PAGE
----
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Marketing ‘Gangnam Style’

22 Apr

The ever-inspiring SheSays (Hey, sexy ladies…) invited me to talk at their latest event on the theme of ‘Women Disruptors’ – women challenging the status quo. So naturally, I spoke about Marketing ‘Gangnam Style’. Love it or loathe it, Gangnam Style is probably the most disruptive piece of communication in recent times. It’s more than a music video, it’s a global phenomenon. So I figured Psy could probably teach us all a thing or two about how to disrupt (in a profitable way). My presentation touched on three themes: 1) The underdog effect, 2) Born to spawn, and 3) Experiment to innovate. Hats off to Psy.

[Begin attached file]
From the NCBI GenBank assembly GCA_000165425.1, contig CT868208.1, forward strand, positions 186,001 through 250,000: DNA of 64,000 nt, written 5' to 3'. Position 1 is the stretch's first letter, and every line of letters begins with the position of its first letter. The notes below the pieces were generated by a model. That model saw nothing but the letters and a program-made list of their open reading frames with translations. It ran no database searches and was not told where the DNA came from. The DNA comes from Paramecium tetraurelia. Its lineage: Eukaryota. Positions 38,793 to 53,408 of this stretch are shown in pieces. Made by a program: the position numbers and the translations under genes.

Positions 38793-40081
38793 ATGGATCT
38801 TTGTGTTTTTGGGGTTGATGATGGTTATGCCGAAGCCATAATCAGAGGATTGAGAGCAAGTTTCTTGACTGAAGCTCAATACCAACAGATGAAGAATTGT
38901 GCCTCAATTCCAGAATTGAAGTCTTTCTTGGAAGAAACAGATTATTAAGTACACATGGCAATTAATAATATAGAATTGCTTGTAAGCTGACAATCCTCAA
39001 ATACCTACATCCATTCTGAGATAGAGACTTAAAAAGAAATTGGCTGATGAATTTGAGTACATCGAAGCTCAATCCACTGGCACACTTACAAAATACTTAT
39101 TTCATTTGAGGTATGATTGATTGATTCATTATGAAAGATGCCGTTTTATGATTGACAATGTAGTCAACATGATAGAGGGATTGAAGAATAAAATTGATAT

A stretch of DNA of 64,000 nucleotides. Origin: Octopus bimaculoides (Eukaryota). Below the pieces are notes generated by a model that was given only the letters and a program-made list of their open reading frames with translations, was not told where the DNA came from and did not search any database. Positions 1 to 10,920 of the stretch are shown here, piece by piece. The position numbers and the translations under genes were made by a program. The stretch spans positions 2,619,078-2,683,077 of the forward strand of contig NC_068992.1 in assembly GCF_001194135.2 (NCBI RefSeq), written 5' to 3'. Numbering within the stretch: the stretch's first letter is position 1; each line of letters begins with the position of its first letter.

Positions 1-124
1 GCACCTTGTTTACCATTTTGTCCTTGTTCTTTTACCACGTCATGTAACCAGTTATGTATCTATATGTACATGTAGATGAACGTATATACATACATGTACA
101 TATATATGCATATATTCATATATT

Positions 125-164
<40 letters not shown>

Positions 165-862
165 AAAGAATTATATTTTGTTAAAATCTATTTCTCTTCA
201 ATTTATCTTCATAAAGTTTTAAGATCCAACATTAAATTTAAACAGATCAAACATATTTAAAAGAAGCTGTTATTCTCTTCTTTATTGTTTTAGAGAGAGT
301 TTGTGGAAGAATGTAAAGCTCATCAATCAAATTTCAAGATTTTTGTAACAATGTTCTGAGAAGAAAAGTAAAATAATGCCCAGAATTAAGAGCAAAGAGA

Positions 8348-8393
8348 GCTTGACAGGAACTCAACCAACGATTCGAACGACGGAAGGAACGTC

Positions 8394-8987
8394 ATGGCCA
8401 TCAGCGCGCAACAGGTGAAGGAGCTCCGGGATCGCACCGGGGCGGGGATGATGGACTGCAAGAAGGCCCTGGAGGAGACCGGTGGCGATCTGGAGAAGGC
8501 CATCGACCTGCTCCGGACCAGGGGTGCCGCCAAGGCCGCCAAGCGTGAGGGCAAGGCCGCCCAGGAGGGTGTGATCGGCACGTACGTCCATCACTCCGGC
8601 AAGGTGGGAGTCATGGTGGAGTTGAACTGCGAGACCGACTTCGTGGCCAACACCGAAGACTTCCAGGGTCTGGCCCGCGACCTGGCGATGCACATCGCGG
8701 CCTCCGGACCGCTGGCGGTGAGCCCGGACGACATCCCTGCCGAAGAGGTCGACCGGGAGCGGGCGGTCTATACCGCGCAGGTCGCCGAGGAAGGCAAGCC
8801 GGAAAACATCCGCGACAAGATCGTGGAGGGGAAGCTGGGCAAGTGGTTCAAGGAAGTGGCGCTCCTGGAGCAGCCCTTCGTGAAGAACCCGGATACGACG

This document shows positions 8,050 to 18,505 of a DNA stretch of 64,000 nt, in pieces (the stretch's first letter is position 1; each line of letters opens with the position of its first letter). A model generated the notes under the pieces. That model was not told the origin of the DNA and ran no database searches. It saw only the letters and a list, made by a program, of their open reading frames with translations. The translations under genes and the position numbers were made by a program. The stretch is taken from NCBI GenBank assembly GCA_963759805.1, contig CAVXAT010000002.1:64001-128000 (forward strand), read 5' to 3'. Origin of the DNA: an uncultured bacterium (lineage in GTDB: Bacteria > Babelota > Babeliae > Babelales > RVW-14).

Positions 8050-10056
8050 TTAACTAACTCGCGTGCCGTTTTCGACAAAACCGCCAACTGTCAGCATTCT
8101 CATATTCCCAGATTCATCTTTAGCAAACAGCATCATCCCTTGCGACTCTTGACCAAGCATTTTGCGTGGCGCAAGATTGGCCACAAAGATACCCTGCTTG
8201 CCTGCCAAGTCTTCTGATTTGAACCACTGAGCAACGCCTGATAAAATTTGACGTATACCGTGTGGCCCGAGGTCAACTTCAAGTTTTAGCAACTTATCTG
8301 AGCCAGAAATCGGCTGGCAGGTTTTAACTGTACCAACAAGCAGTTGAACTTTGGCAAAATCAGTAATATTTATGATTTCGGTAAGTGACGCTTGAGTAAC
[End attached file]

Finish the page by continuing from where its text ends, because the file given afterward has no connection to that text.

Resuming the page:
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How to do real-time advertising

4 Feb

Last night saw a blackout out the Superbowl. But what may have been Superbowl’s loss, was evidently Twitter’s gain.

According to Twitter HQ, chatter about the power outage peaked at 231,500 tweets per minute. Shish.

So forget the $4Million price tag per 30 second spot. Oreo tweeted this real-time ad, for free. Which has since been re-tweeted over 14,000 times (not to mention the reach far they would have achieved far beyond those who re-tweeted). Not bad for free advertising. Oh, well maybe it was Twitter’s loss after all.

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So what made it all possible? Brave and committed clients. Who willingly attended a “mission control” at their agency’s office. Making speedy approvals a piece of cake (or biscuit in this case). Clients with balls. Magic.

 

Four Ways Social Media will Revolutionise London 2012

19 Dec